All Wet

Aspen gets soaked in a battle over bottled water.

Aspen Pure CEO Friedland has opted to take the high road in the controversy. No, he says, he doesn't feel betrayed by Aspen's snubbing of Aspen Pure. "I was a little disappointed," he says, "but they have the right to make their own decision."

As for the charge of "exploiting" Alamosa, Friedland responds, "The water we're using is equal to or less than the water that would otherwise be used to irrigate the fields for farming."

Although the company doesn't own the bottling operation, its contract has created jobs in Alamosa, he adds: "We're providing jobs for people who have families, jobs that people want, in a clean, healthy, aesthetically pleasing environment."

Sam Turner

Friedland also notes that every bottle of Aspen Pure carries the message "Please Recycle." "You can't force someone to recycle, obviously," he says. "But if you don't use plastic -- that argument taken to its extreme -- you might as well not go to the grocery store. People don't carry around glass bottles for a lot of reasons. PET has become the desired container of the 21st century. The alternative is to tell everyone to drink tap water."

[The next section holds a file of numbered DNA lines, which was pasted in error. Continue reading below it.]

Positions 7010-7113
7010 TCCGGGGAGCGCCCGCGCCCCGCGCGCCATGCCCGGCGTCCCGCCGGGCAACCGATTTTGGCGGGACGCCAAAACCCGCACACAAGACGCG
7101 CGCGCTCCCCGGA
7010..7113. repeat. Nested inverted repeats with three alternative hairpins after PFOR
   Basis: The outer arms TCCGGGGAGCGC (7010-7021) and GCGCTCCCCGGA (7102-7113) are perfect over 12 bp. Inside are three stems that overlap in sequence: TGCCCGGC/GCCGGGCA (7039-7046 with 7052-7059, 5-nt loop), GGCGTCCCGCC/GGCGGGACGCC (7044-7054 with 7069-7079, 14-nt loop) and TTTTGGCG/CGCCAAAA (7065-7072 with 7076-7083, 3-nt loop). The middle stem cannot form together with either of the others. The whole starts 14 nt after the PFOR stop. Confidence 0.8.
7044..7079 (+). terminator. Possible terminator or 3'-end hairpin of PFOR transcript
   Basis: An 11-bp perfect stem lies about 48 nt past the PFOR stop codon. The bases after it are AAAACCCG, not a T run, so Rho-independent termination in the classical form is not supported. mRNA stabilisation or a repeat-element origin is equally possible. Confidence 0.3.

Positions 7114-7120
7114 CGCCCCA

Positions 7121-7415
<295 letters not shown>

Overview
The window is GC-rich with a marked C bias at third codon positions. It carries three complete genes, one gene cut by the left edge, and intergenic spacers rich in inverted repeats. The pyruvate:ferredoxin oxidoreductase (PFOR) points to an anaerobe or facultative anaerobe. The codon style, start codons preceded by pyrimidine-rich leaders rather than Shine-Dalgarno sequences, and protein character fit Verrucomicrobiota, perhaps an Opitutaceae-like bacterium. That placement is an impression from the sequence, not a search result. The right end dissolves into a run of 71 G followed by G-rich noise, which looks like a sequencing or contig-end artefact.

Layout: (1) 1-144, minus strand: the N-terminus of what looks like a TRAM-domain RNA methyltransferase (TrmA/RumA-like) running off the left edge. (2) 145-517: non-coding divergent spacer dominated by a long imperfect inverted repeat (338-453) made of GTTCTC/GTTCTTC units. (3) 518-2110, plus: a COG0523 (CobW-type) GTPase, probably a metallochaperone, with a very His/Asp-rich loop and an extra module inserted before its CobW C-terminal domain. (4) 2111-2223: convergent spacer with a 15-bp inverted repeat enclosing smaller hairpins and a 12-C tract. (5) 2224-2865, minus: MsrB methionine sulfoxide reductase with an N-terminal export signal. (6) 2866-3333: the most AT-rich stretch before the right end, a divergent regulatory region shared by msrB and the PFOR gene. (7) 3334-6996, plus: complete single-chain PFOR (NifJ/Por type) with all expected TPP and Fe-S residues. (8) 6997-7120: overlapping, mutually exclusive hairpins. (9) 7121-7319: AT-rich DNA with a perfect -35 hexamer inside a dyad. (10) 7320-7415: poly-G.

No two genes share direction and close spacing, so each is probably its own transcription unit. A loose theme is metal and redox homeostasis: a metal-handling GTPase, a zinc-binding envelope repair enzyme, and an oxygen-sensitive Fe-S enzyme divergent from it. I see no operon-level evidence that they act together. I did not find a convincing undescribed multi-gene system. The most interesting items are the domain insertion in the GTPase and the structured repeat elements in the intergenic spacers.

Tap water fared well in a blind taste test utilizing the jaded palates of a group of Westword staffers. Participants preferred Aspen Pure over Fiji by a three-to-one margin, but a significant minority -- 30 percent -- preferred Denver tap water to both of the premium brands.

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